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‘Painting Easter potatoes is the perfect spring craft’

Last year, families embraced a new craze, scrambling up their Easter traditions and painting Easter potatoes. This breakout trend had everyone hopping onboard, with media outlets from CNN to “The Tonight Show Starring Jimmy Fallon” getting in on the fun. This year, Potatoes USA is providing an Easter how-to guide for families interested in taking part in this new twist on a classic tradition.

Painting Easter potatoes is the perfect spring craft. Potatoes are an affordable pantry staple. Because they last a long time, potatoes are a perfect showcase for artistic creations. The potato is also a durable canvas for younger (and more mess-prone) artists.

Parents interested in trying the activity can choose to paint with either food dye or real paint.

“Easter potatoes are an awesome spring activity, and if you use food coloring, you can even eat the potatoes when you’re finished decorating,” said Marisa Stein, director of marketing at Potatoes USA. “Plus, a medium-sized, skin-on potato has 620 g of potassium, which is more than a medium-sized banana! nearly one-third of the vitamin C we need each day and 3 grams of plant-based protein”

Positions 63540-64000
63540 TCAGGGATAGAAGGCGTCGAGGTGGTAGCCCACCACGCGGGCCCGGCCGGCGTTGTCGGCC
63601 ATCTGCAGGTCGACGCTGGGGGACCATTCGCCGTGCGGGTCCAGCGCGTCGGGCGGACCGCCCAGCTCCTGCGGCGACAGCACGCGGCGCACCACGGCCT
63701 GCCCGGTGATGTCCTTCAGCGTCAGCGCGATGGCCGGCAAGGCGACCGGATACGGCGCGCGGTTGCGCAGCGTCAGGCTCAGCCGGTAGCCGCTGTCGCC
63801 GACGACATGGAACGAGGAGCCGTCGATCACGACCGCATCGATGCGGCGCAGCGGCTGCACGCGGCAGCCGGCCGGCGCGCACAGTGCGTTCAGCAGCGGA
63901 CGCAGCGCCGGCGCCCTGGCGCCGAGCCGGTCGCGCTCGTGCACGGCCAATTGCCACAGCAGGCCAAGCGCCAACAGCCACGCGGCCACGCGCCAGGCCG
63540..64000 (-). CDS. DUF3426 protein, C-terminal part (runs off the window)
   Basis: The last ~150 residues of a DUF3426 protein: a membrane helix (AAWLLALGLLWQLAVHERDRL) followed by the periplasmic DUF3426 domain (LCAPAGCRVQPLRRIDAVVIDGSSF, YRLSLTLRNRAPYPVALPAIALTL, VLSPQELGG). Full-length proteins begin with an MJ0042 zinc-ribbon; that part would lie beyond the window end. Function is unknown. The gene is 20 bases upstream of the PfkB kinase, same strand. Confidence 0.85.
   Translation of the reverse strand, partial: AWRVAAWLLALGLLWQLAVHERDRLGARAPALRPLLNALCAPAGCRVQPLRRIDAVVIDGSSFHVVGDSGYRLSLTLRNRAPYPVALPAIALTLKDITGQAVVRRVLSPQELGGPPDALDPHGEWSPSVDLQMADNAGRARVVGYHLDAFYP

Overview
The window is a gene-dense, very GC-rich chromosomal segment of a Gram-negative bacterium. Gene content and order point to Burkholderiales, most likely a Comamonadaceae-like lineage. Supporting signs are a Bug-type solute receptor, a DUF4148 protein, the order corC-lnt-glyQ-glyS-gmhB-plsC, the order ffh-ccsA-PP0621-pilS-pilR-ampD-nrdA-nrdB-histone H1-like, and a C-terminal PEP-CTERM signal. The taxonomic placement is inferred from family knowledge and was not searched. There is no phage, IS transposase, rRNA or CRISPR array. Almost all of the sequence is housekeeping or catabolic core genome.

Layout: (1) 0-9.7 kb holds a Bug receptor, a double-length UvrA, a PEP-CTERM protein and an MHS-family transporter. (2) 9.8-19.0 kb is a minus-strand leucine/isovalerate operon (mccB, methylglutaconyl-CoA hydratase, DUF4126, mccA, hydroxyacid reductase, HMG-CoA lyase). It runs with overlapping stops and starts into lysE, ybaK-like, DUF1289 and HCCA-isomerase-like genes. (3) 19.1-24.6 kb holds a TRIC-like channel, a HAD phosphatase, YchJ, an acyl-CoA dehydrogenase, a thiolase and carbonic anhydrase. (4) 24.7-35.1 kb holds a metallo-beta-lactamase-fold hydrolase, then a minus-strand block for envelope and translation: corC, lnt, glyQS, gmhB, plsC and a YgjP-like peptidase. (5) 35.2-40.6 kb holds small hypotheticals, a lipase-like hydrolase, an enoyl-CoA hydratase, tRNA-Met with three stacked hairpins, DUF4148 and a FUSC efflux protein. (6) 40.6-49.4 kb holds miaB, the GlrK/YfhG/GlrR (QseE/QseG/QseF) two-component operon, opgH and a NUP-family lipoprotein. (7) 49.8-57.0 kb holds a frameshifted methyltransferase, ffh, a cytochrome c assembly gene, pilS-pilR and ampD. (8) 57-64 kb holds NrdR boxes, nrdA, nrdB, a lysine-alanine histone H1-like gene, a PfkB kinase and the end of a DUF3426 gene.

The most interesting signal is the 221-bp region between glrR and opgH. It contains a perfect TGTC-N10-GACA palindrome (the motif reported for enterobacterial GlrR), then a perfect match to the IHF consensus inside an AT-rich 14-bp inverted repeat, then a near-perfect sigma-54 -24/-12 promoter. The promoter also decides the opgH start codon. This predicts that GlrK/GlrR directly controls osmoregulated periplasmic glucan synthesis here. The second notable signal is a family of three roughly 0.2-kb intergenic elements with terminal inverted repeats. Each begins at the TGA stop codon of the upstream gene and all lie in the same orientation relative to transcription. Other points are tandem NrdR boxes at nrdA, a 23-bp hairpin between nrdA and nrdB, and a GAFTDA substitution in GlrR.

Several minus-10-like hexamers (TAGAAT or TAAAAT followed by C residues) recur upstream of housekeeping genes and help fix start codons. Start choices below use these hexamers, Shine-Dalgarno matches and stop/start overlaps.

So, grab your paintbrush, your spud, your Easter bunny costume (that last one’s optional) and celebrate the holiday with your family, friends, and America’s favorite vegetable.

‘Painting Easter potatoes is the perfect spring craft’

How to paint Easter potatoes
Whether you use food dye or paint, it helps to:

  • Cover your workspace with newspapers or plastic tablecloths to enjoy the activity with minimal cleanup.
  • Consider using gloves to keep little hands clean from food dye or paint.

If you use food coloring, painting the food coloring directly onto the potato will result in the most vibrant color. Plus, you can cook your creations.

If you don’t want the color to rub off, and you’re happy keeping the potatoes purely decorative, a coat of hairspray can seal the color and keep the dye from bleeding.

For paint-based potato projects:

  • A white primer coat will make the colors pop!
  • Avoid watercolor paints, which won’t show up as well. “Acrylic” or “Tempera” paints will show up better on your tater canvas.
  • Look for non-toxic, washable paints.

Additional Easter potato activities
For more seasonal fun, parents can cut potatoes in half to create Easter stamps! Once halved, children can use a pen or marker to draw a shape or design on the potato’s flat edge. Adults can carefully cut around the drawing using a carving knife, leaving the raised shape on the potato. After the adults have finished carving, the little Picassos can paint the potato stamps and use their creations to make Easter-themed paintings on paper.

For more information: potatoesusa.com